Run Your Laps Every Day – Reach for the Stars not the Dazzle of Fool’s Gold

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Namesake

“Namesake” 24×18 acrylic on canvas

My oldest daughter ran track as did her younger brother. I remember the grueling contests, the aching muscles, and the near collapse after a race, the throwing up afterward, the dark side of competition all for the ribbons, the glory, the win.

Running gets in your blood. It drives you. My daughter could run miles on the steam of anger leaving from our house and traveling for sympathy to see her friend in another county; a different city.

I watched them both compete and admired their persistence. Peer pressure helped, but the adrenaline rush after a track meet was addictive.

I tried it a few times at the YMCA. The track was the diameter of the building. I ran around and around, and around. 15 laps equaled one mile. I did a lot of counting (and forgetting), and counting again. My “round” trip was tedious and boring. My goal wasn’t to win. I was competing against myself. The end game was to lose 10 pounds. I didn’t last long enough.

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“With These Hands — Hope” Oil on acrylic under painting; 16×20 canvas

I discovered that the difference between success and failure, for me, was being outdoors. I knew where to walk and just how long I needed to go. I used my car to gauge the distance. I started with five miles, then ten. After a few weeks, the pounds started to melt away. Exercise is much easier than counting calories, and more fun.

Every athlete, every runner knows you have to put in the time. It’s no different with any other skill or profession. Time equals distance, equals gain. “No pain, no gain;” you’ve heard it a million times.

The difference between success and failure is often as simple as this. One person spends his or her time vegging out in front of the “Boob Tube” while the other one does the laps, the practice, and the work to improve his or her skills or business.

One person reads books related to their interests and dreams, and another would rather spend his time making things with his hands. If either develops a skill and a driving interest, they have a shot at success.

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Open Book” 20×16 Oil on acrylic under painting; Original SOLD, but prints are available.

What is success? Does it mean money? Does it mean having all the toys and whistles? Or does it simply mean doing something that rewards you with fulfillment, satisfaction and a decent living? Of course, the answers are unique to each individual. But I guarantee that if you were in a devastating tornado or a destructive hurricane, you’d probably say what most people on T.V. say in the aftermath:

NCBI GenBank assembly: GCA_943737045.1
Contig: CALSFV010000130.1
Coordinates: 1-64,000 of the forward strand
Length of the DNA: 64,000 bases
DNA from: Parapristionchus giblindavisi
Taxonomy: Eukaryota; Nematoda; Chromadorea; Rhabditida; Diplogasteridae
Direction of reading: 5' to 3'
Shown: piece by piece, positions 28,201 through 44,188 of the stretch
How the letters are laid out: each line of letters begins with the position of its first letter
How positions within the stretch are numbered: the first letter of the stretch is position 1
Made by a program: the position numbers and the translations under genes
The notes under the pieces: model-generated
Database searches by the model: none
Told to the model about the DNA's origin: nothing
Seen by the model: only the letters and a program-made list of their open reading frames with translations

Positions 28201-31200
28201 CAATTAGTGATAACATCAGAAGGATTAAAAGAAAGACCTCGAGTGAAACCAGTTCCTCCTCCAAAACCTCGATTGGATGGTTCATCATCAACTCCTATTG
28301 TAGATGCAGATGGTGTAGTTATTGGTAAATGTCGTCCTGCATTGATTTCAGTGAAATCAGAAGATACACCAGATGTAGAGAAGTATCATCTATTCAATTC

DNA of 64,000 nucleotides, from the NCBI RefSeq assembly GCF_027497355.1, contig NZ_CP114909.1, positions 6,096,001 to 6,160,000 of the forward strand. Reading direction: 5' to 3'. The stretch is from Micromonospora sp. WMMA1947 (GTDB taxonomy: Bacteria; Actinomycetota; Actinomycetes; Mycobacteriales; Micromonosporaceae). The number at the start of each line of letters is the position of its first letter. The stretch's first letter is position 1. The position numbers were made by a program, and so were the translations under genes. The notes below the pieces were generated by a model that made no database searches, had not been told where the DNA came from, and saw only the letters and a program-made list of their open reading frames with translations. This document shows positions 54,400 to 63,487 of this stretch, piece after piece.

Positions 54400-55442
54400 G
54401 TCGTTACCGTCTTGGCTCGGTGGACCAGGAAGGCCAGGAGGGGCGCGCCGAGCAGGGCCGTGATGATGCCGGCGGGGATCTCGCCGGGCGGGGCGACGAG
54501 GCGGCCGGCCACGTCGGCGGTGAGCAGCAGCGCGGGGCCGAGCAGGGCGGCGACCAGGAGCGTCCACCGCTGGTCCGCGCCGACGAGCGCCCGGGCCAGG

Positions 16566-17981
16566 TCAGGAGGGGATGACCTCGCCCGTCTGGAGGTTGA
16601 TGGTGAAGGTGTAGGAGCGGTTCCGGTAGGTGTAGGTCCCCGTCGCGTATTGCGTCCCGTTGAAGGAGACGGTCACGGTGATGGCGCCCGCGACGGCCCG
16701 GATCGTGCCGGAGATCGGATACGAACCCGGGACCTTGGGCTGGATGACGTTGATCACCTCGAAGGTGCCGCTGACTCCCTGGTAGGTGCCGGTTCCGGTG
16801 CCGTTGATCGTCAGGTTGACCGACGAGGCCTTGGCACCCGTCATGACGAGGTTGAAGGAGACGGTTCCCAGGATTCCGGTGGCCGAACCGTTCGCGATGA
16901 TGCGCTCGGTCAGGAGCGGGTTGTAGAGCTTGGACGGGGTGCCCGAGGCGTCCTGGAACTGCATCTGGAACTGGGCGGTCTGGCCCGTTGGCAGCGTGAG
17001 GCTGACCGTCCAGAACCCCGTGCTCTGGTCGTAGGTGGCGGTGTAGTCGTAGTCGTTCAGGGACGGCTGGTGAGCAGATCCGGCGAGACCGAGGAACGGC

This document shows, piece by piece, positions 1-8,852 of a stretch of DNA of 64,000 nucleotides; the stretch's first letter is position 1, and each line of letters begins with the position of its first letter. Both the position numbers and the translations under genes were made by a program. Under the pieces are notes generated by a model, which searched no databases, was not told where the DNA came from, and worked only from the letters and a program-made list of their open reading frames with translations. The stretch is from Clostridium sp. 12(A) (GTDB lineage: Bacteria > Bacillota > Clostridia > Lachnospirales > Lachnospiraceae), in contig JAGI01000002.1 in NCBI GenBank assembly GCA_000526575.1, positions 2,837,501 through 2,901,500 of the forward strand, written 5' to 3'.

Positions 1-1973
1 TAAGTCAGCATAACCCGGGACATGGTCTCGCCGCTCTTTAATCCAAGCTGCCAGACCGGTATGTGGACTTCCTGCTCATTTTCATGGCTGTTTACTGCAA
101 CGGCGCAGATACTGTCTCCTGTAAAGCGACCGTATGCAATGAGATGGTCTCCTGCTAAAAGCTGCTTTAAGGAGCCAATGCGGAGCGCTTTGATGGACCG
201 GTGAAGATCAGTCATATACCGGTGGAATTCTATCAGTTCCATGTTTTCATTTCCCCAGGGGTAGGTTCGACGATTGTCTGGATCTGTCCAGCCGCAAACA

“These are just things. We can replace things. But my family – thank God they’re all alive!”

If you haven’t yet discovered what you’re willing to live or to die for, you haven’t really lived. If there is nothing on this earth for which you are willing to sacrifice your time, effort, and devotion to besides yourself, you haven’t really loved.

Many people can’t understand faith or a belief in something greater than themselves. Without a guiding force it is easy to get caught up in the moment and waste your time on quick gratification or cheap thrills. A guiding force or higher power can help you resist that which hinders your growth and success. A deep inner peace can empower you to run your laps, every day, until you reach the heights of your potential. It costs nothing, but it will change your life forever.

What if the Moon really is made of Green Cheese? Let’s Pretend!

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"The Neptunes -- Octoband" acrylic on 11 x 14 panel

“The Neptunes — Octoband” acrylic on 11 x 14 panel

Magical things happen when someone says: “Let’s pretend.” The expectation hangs in the air like droplets of nectar from an enchanted forest. The adult version of this quip is “What if?” We call it “Thinking outside the box.” We’re expert at hiding the real reason our internal child takes the bait. The game takes us out of our constrained conformity and plunges us into the realms of make believe.